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Looking Ahead

Forages & Grains





Nursery & Forest

Degree Days

Volume 63 Number 2 Date 05/10/2018

BLACK CUTWORM - Gusty south winds from May 3-9 brought additional large flights of black cutworms northward into the state following last week's first significant migration. DATCP's 46 monitoring locations collected 483 moths, with 18 sites registering intense counts of nine or more moths in two nights. The highest trap count for the week was 48 moths near Platteville in Grant County. Pheromone traps captured 220 moths during the previous week, for a cumulative total of 713 specimens since April 12. The moderate to high moth numbers recorded in the last two weeks suggests the risk of black cutworm damage to emerging corn has increased. The map below summarizes recent trap counts.

EUROPEAN CORN BORER - According to the findings of last fall's survey, the overwintered generation of larvae should produce an extremely small flight of moths later this month. The annual European corn borer survey documented a state average of only 0.03 borer per plant or 3 per 100 plants, the second lowest population in the last 76 years.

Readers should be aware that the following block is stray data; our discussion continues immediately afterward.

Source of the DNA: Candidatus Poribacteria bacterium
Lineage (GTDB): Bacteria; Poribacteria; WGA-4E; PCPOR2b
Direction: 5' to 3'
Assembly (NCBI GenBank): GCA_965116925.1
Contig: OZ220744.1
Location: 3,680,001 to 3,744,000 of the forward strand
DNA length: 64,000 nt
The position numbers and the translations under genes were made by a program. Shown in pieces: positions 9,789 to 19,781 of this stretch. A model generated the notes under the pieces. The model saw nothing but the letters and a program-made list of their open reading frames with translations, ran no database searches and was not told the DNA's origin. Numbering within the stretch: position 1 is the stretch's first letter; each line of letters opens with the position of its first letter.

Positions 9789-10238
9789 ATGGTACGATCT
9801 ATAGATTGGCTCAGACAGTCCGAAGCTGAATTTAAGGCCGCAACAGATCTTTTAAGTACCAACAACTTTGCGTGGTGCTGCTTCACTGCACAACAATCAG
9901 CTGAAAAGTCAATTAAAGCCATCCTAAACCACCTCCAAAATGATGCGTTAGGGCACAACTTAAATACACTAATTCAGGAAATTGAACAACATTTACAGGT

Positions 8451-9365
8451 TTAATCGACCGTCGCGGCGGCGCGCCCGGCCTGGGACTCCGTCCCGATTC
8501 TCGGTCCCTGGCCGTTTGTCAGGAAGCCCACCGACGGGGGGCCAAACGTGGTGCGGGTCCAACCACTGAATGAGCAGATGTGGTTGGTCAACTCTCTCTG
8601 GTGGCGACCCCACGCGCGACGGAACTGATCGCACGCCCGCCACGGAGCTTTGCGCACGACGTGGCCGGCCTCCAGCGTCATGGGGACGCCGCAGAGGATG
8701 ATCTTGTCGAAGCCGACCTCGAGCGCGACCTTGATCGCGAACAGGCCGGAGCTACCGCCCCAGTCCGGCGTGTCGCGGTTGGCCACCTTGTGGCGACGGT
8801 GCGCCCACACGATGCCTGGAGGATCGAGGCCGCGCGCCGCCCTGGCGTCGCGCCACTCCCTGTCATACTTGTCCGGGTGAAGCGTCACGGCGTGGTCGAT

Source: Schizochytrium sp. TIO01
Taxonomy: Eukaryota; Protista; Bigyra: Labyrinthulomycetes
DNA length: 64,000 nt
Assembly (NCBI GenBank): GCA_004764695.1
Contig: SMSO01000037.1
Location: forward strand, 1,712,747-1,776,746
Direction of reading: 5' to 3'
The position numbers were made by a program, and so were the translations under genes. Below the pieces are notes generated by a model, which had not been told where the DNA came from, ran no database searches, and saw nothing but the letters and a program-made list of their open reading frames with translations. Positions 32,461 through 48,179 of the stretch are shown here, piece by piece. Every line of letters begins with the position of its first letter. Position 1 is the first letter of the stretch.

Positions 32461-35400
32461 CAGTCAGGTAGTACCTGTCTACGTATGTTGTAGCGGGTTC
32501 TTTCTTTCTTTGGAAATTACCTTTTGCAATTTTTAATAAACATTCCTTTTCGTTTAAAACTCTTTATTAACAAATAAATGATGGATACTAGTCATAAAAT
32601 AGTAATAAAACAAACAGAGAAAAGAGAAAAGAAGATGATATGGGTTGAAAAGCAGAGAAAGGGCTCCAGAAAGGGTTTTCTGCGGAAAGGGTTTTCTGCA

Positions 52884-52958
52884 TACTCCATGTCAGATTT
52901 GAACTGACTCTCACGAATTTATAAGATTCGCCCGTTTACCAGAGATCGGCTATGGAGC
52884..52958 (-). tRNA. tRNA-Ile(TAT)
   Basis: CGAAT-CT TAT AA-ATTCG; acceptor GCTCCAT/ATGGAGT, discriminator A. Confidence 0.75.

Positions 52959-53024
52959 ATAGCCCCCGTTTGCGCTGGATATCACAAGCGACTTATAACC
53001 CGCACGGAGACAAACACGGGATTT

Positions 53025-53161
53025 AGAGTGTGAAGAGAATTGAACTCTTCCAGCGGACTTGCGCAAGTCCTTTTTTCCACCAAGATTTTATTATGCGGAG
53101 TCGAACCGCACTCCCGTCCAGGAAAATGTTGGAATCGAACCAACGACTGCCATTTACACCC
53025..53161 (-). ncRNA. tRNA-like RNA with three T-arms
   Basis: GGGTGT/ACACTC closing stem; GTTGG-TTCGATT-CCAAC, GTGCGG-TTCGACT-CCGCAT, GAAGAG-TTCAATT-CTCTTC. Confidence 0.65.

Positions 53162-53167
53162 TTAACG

SEEDCORN MAGGOT - Emergence of first-generation flies from overwintered pupae has peaked across the southern and west-central areas of the state with the accumulation of 360 degree days (sine base 39F). Peak emergence is expected to occur next week from Stevens Point to Green Bay and northward. Heavy egg laying is likely during this time, increasing the risk of maggot damage to susceptible crops such as corn and soybean seeds and seedlings. Planting as close as possible to the 'fly-free' period between the first and second generations can reduce risk and is the primary cultural control for this spring soil insect pest.

-- Krista Hamilton, DATCP Entomologist